Officials flipped the switch on Wednesday, Sept. 27 for the rooftop solar panels on the Woodlawn Fire Station that will provide 15 percent of the building’s total electric consumption, save the county $6,400 the first year and reduce the carbon emissions by 34 metric tons in another step for the environment.
Chairman Jeff McKay looked at the overall picture, helping the staff at the station too. “It’s important that we invest in them, invest in the county and invest in the planet,” he said. The Woodlawn Station and the Reston Station were the first two stations in the county to take this step with the solar panels but it is just a start.
“There’s a lot more to come,” said Supervisor Dan Storck (D-Mount Vernon) who has been part of the green initiative that the county started in 2018. “We’re on our way to a brighter future, a healthier future,” Storck said.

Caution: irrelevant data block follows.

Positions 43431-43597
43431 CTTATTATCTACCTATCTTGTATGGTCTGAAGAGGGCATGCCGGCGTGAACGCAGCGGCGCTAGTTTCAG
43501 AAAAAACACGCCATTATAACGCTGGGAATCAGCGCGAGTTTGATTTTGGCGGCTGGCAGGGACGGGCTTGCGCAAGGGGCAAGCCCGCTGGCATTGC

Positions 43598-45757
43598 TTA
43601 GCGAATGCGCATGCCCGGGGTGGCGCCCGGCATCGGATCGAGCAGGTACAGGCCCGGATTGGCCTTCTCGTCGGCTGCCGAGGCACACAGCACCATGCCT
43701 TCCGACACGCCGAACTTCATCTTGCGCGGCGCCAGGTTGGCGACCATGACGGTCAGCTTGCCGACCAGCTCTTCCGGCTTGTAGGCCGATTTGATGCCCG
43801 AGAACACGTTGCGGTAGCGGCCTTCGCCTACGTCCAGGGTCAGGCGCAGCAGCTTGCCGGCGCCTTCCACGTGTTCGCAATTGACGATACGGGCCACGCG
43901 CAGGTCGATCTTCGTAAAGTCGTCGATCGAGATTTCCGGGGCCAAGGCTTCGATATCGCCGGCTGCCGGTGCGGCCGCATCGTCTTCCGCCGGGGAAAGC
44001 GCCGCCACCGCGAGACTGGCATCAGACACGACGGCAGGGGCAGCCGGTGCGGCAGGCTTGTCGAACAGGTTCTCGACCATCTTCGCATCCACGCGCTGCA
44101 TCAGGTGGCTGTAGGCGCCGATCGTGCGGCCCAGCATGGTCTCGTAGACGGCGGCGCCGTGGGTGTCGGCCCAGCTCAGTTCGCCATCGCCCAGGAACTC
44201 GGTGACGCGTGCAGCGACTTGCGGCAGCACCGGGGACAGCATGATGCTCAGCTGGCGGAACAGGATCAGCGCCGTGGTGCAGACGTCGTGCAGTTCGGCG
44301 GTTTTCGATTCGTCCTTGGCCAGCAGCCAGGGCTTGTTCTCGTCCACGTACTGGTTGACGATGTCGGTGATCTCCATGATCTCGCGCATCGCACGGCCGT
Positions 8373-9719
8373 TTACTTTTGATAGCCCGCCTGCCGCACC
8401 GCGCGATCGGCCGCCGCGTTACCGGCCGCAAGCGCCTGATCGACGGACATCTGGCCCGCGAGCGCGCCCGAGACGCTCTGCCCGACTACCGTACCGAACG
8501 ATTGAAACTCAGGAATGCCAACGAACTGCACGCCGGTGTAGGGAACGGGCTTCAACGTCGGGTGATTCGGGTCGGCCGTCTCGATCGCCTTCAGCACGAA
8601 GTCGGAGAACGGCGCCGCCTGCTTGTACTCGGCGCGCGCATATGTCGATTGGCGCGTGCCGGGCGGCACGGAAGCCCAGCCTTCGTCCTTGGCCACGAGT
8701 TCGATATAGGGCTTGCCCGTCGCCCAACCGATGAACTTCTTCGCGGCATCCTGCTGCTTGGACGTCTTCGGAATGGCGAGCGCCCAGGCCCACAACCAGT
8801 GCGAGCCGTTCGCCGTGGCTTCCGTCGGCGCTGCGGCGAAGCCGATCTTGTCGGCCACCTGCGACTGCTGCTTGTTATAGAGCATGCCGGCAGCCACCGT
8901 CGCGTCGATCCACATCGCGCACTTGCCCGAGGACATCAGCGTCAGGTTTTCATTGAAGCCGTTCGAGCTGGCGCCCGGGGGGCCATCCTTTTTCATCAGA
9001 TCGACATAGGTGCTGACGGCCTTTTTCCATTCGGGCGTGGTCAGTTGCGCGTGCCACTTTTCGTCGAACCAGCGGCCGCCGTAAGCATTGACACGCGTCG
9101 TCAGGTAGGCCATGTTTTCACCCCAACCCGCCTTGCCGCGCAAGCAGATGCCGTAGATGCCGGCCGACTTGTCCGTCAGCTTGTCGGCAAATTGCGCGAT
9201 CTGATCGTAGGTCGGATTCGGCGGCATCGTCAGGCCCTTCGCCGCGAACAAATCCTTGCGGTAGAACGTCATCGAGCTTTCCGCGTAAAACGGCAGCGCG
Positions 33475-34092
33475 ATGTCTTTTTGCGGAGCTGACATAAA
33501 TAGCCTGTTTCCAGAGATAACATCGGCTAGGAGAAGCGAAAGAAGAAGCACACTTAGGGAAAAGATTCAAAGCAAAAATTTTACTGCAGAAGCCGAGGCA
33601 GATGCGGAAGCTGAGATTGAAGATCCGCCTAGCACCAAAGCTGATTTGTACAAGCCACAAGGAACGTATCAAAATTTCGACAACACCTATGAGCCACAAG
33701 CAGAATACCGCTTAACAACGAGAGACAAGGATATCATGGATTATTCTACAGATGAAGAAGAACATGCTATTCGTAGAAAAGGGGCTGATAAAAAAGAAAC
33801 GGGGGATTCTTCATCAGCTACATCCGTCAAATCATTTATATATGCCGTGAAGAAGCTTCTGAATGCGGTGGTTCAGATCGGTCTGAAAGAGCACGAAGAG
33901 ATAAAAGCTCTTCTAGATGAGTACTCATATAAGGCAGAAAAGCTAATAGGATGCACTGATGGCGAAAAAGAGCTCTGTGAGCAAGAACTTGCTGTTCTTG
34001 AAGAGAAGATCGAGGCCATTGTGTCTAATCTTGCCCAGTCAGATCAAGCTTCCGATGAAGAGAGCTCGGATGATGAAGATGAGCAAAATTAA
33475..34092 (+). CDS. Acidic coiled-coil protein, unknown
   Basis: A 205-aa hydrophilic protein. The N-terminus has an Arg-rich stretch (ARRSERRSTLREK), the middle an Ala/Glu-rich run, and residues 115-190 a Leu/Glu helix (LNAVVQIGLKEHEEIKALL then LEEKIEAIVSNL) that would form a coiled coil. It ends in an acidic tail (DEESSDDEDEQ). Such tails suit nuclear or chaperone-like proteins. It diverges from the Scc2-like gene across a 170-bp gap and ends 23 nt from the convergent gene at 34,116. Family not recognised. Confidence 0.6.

Flipping the switch was the green equivalent of cutting the ribbon here, so McKay and Storck grabbed the large silver power switch on the side of the building and went at it. Suddenly things were happening with the solar panels.
The project cost $469,257, the county said, but it is eligible for a federal tax credit and should generate savings to offset the cost within 22 years.
These two fire stations going solar isn’t the only “green,” event the county celebrated in the last few months. In late August, Fairfax County launched its first all-electric trash truck as a start in that direction too. “This is an investment in our environment,” said Fairfax County Chairman Jeff McKay when they officially plugged in the truck at the Cinder Bed Garage.
The stations and trash trucks are part of the Fairfax Green Initiatives launched a few years ago to begin to stem the growth of greenhouse gases which are dramatically altering our environment, our world and the people, places and property in our communities, the county said, driving climate change and more severe weather..